(Can you sense my sarcasm?)
But, if you grabbed a pot of coffee and poured over your specs, my guess is you would notice a few things that needed improvement. We find multiple issues on every review we perform.
We often have companies ask us to perform specification reviews when they experience construction and/or maintenance issues. However, we always recommend getting a spec review before the issues start. They are quick, easy, and—often times—free.
Here’s what goes into a door hardware specification review.
Up Front Questions
Before the review is performed, you will need to provide your current specs and some basic information. If you don’t want to turn over the entire specification, the reviewer will need sections 8100, 8200, and 8700.
These questions will help the expert know what type of hardware your facility needs in order for it to hold up without being overkill.
- Are there any problems you are currently experiencing?
- What are your future design trends? Is there a specific look and feel you would like your doors and hardware to have?
- What is the lifecycle of your building? When you remodel, do you want to keep the current hardware?
- How much abuse do your doors and hardware take?
Door Hardware Specification Review Discoveries
There is a lot to know when it comes to doors and locks. Hence, why there are Architectural Hardware Consultants (AHCs) trained by the Door and Hardware Institute. When an AHC reviews your specs, he/she will look for numerous things, but here are some of the heavy hitters.
Correct Hardware Grade
Hardware grade is something we discuss a lot on this blog, simply because it is one of the cornerstones of hardware selection. If you have the improper grade of hardware, you will either spend too much on the hardware, or too much on repairs.
Code compliance is something all of our customers take very seriously. An AHC will review your door hardware specifications to ensure everything is up to par with ADA and NFPA 80 life-safety code.
One of the main things an AHC will scrutinize is the application of the hardware. For example, you may have non-spring-loaded hinges, or standard ferrous hinges on an exterior door. To the layman, that wouldn’t seem like an issue; however, these hinges will break down and rust. It’s important to make sure each piece of hardware is doing the right job for each opening.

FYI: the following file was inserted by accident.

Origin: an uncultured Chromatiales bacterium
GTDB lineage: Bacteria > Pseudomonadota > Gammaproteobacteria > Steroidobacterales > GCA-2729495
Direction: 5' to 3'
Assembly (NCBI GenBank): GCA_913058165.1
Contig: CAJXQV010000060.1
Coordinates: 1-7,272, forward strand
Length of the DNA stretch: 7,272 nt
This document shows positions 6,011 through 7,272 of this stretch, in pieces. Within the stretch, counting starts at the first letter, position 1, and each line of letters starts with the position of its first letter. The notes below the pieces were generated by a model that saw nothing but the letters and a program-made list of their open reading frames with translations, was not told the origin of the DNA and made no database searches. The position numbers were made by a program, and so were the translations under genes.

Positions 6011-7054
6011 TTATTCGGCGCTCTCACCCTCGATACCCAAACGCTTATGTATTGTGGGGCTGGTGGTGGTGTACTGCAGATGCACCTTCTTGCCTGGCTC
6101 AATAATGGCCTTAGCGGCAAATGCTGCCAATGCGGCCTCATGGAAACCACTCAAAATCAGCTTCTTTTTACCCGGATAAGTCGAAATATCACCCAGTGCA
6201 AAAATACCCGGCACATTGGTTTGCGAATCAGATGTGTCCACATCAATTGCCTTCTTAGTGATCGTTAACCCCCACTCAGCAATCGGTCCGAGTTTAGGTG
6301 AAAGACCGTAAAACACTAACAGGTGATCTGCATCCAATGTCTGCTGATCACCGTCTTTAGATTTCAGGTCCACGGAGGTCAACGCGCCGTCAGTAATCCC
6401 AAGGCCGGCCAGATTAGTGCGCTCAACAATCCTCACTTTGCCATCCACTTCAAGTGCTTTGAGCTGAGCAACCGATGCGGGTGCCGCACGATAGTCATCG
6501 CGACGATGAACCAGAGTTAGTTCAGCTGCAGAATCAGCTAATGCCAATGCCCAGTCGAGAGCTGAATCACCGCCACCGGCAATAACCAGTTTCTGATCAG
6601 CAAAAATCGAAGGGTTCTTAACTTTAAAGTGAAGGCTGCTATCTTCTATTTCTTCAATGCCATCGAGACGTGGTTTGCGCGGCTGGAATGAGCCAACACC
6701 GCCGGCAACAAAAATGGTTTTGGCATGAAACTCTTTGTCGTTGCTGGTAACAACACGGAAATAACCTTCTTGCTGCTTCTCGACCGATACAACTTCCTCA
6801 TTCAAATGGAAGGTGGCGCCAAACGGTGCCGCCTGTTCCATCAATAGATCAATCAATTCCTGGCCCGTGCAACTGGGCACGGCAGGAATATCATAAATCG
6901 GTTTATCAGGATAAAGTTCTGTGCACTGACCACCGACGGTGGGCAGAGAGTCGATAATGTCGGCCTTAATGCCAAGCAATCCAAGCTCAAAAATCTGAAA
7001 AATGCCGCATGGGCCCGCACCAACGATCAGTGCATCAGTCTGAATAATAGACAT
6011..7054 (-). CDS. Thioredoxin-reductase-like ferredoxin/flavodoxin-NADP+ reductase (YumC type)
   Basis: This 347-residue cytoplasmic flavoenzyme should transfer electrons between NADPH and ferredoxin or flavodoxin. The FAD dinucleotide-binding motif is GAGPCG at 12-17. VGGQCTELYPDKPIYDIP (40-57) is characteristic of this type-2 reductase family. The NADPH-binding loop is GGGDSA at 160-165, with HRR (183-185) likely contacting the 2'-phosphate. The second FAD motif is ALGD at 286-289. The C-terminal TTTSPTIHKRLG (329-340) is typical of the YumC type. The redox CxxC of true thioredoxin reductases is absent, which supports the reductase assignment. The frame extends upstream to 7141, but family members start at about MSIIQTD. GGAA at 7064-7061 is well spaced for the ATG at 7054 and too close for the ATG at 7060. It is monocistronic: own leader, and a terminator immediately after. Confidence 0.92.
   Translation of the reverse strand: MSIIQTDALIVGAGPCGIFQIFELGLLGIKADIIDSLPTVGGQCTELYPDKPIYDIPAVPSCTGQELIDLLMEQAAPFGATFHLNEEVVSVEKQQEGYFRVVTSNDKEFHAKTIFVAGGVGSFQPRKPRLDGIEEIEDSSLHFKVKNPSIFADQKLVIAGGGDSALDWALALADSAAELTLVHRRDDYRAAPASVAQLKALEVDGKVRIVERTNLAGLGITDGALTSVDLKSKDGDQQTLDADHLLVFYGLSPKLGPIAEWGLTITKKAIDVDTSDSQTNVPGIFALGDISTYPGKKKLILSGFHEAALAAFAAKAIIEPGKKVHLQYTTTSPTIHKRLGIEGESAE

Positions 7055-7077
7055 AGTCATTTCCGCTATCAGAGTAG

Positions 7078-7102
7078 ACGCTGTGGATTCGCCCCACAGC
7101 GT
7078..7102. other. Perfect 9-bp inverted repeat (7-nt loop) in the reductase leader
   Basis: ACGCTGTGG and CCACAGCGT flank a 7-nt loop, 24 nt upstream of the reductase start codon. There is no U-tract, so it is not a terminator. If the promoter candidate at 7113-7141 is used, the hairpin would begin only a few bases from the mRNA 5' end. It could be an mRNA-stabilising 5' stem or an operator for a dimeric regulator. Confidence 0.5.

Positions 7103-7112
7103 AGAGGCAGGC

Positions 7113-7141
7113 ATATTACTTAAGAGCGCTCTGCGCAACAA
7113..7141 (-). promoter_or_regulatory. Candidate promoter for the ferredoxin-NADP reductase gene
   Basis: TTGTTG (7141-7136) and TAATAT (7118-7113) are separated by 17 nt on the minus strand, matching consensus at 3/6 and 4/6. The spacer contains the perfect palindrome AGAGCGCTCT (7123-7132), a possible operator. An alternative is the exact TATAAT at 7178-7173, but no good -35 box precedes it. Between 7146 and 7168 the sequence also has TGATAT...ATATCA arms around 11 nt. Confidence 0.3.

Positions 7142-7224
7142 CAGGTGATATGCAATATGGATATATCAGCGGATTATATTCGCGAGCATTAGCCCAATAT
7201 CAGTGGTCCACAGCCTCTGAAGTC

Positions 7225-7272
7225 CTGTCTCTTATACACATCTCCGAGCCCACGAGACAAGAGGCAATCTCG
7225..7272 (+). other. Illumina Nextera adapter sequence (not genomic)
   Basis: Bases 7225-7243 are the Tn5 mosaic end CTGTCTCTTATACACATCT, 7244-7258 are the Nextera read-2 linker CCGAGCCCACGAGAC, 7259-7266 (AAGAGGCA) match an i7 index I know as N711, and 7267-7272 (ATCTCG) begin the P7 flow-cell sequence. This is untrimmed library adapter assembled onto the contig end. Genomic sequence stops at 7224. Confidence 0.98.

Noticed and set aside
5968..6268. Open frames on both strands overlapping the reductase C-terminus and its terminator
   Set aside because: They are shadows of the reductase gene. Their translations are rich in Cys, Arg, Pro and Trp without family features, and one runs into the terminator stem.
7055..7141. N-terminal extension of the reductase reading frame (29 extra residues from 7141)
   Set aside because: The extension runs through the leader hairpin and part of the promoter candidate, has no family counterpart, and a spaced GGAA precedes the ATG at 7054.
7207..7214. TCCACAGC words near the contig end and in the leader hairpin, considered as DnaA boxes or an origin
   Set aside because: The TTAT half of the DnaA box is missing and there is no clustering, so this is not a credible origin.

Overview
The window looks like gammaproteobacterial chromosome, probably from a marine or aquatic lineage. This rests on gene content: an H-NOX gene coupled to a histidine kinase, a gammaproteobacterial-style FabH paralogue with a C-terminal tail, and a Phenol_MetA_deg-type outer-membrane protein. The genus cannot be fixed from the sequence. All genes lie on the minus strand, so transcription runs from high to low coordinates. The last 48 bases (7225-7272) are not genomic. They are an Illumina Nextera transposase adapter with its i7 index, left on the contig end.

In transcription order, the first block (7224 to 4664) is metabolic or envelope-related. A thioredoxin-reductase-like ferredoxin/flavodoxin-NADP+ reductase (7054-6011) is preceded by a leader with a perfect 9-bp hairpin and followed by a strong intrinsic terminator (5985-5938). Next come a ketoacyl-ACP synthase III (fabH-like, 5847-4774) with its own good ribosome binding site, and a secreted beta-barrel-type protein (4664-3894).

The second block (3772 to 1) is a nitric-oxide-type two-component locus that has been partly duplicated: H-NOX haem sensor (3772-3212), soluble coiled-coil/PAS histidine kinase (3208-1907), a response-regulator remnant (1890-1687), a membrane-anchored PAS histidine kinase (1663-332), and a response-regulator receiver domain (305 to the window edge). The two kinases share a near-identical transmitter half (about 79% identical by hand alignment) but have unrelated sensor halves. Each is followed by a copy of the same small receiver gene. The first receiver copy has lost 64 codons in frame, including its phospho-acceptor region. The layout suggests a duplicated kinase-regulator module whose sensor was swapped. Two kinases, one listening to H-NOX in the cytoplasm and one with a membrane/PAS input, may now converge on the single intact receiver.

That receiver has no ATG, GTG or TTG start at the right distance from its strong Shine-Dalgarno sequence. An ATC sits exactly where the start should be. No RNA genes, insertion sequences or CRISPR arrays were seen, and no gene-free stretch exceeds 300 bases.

Completeness and Accuracy
Believe it or not, we have seen specifications where doors have been specified with no hinges, or with two closers. It’s important to take the time to get down into the weeds and ensure each opening has all of the appropriate hardware, all the way down to the proper number of door silencers. Failure to do so will result in change orders down the line.
It is also important to ensure none of the specified hardware has been discontinued. Failure to do so can leave you with a smattering of “like for like” hardware, which leaves you wide open for design, hardware grade, and application variances.
What’s in it for Me?
After the door hardware specification is completed, generally after a week or two, the door and hardware expert will provide a number of recommended improvements. These improvements address the issues discussed above and may also include recommendations for product style enhancements, keying, or new products that will fix any existing issues with your specifications.
Ultimately, a proper door hardware specification review will save you money, likely both in the short- and long-term. You will end up with a solid door hardware specification that will keep your doors and locking hardware in the best shape possible.
If you would like for LockNet to review your specifications, let us know. We’d be happy to discuss them with you!